The whole coast between Monaco and Saint-Tropez is interesting. Monaco I think you can forget. We stayed last time in Menton, which I think is more charmy than Nice.
Don´t forget to take a trip inland too. Aix-en-Provence is only about 100 kilometres from Nice and a very charmy city to see.
From Nice you can go to Gorges de la Vesubie or Gorges du Cians.
Inland is also Vence and Saint-Paul de Vence.
There is so much to see around Nice, Cannes and Menton.
not with the gears in my brain. when i see a motorbike, the gear goes into FREAKOUT!
i do love to sit in the back though. B52 used to drive me around in India... I'm sure I would love driving myself even more. Full control and all that ****.
Yeah, I get the FREAKOUT thing.
We overnighted in Nice on the way to Montpelier in mid-May. We just like walking around and looking at the markets in centro, after two weeks in Italy it was our first pause in France. Had dinner a little place called Le Chat Gourmand food was OK but the maitre d' was a hoot and we shared cat pictures on our cameras. Nice weather. Bad timing. Monaco grande prix was on and the Cannes film festival was about to start.
We go kudos for not going to the grande prix. Apparently fat tourists in beer-soaked Ferrari shirts aren't on their list of favourite people.
Or... twenty miles.. (don't trust me)
I'm wrong -
^ The name has nothing to do with venti miglia ("twenty miles" in Italian) as widely thought. Most likely, it derives from the ancient Ligurian Albium, meaning "capital city", and genitive Intemelion, meaning "of the Intemelii"; see History section of the Town's official website.
A moped is a motorized bicycle - a heavily made pedal cycle with an engine usually 50cc. The essential point is that it has a (mo)tor and also (ped)als which can (in theory anyhow) be used to propel it.
The name has nothing to do with venti miglia ("twenty miles" in Italian)
That's as maybe, but road signs in the district say "XXmiglia" all the same.
mental note- don't come in fat and leave ferrari at home. got it.
Charming post. The vehicle you would like to rent is a Vespa or 'scooter' to the French. Here are some insider tips if I may:
You have already been given advice to skip Monte Carlo. I agree, unless you care to dress in formal attire and go to the Casino one evening, The walk around the Palace grounds is pleasant, as is the view of the harbour, but aside from these, there is not a lot to visit, it's principally residential and the only beach is a Private Club. I remember only one cafe there, the Cafe de Paris.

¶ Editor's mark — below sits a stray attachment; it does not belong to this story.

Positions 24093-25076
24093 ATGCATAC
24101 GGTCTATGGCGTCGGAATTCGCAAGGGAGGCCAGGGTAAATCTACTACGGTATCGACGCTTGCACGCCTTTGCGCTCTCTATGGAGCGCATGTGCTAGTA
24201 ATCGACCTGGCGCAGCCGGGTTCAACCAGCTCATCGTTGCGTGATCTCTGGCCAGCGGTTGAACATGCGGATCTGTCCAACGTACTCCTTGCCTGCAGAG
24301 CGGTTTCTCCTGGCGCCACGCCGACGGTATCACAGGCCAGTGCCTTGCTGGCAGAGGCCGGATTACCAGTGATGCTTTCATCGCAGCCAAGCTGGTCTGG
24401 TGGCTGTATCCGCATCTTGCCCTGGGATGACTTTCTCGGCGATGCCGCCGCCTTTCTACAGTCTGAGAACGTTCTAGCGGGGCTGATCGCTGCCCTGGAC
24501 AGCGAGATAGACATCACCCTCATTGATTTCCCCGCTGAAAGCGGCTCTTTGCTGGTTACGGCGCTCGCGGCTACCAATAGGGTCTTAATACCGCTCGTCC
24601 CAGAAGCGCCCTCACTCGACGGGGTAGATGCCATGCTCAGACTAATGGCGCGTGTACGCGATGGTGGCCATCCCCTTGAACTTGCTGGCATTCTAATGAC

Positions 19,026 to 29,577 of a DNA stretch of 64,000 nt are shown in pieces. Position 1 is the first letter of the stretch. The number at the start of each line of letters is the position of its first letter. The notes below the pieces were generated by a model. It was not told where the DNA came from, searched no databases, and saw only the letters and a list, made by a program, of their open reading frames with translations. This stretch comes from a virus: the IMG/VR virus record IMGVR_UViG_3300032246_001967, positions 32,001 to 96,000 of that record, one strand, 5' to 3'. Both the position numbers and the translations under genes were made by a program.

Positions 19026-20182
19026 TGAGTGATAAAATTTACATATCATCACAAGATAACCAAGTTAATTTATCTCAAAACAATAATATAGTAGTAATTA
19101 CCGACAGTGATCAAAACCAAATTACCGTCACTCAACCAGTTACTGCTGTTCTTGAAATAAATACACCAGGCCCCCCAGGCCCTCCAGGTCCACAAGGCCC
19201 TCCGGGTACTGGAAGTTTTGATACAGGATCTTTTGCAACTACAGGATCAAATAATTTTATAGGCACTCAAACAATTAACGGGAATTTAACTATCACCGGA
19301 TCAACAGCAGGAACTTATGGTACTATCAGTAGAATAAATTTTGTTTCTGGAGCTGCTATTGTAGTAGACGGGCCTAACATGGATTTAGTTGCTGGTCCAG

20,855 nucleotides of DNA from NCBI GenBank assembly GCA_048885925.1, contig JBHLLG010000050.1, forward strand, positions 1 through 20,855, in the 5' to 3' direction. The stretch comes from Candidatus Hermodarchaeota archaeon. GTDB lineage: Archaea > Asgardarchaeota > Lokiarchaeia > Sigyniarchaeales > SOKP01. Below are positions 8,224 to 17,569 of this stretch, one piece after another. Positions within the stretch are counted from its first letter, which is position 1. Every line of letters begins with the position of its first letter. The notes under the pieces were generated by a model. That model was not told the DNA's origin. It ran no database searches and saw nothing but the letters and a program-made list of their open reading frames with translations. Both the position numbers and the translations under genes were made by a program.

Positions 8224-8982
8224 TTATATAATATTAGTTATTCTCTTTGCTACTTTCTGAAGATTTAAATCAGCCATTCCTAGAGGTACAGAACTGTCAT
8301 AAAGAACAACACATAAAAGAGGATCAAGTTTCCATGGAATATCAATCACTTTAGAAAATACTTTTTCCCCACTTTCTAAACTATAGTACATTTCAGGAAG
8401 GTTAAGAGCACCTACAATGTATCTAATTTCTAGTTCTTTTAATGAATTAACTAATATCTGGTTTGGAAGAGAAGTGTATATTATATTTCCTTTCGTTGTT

If you can manage to visit Aix-en-Provence, or Avignon do so. Both are incredibly charming towns just to wander around and sit in the shade under three hundred year old oak trees sipping a citron presse next to a relaxing fountain covered in moss.
Here is a typical French day in Nice, should you care to hang out with the locals as you said:
Breakfast at your local cafe. It is important to go to the same cafe every morning. The staff will recognise you after the second or third day and building complicity among people is a French pastime. If you dart from cafe to cafe you miss out on the human contact that is so important in French life.
After breakfast, most French people will be doing their visit to the market to prepare lunch. The market in Nice has fantastic produce, fish and of course cheese. Look for Banon cheese, Saint Nectaire, Saint Marcellin and one of my personal favourites Reblochon. There are not really a lot of cows in Southern France, so most of these come from the rgions closer to the Alps. In the Summer everyone will be drinking a chilled rose wine, either a Bandol or a Cote-de-Provence. They are light, fresh and taste like Summer! A red wine like Langedoc works better with cheese because the alcohol content helps dispearse the fatty oils of the cheese through the palate. Roses are best with seafood and salads, although nothing wrong with a chicken roasted in herb de provence with a glass of rose. The region of Provence is also well known for the use of tomato in many recipes. Stay away from shell fish, it is not the season and most of it is from the North Coast and shipped in. The desert of choice is a custard cake called the Saint Tropezian invented at Tarte Tropezienne shop on Place des Lices in St. Tropez, although there are also very good gelato shops in Nice. Again ice cream is more for the North of France where there are more diary farms.
After the market, rest a bit in a cafe.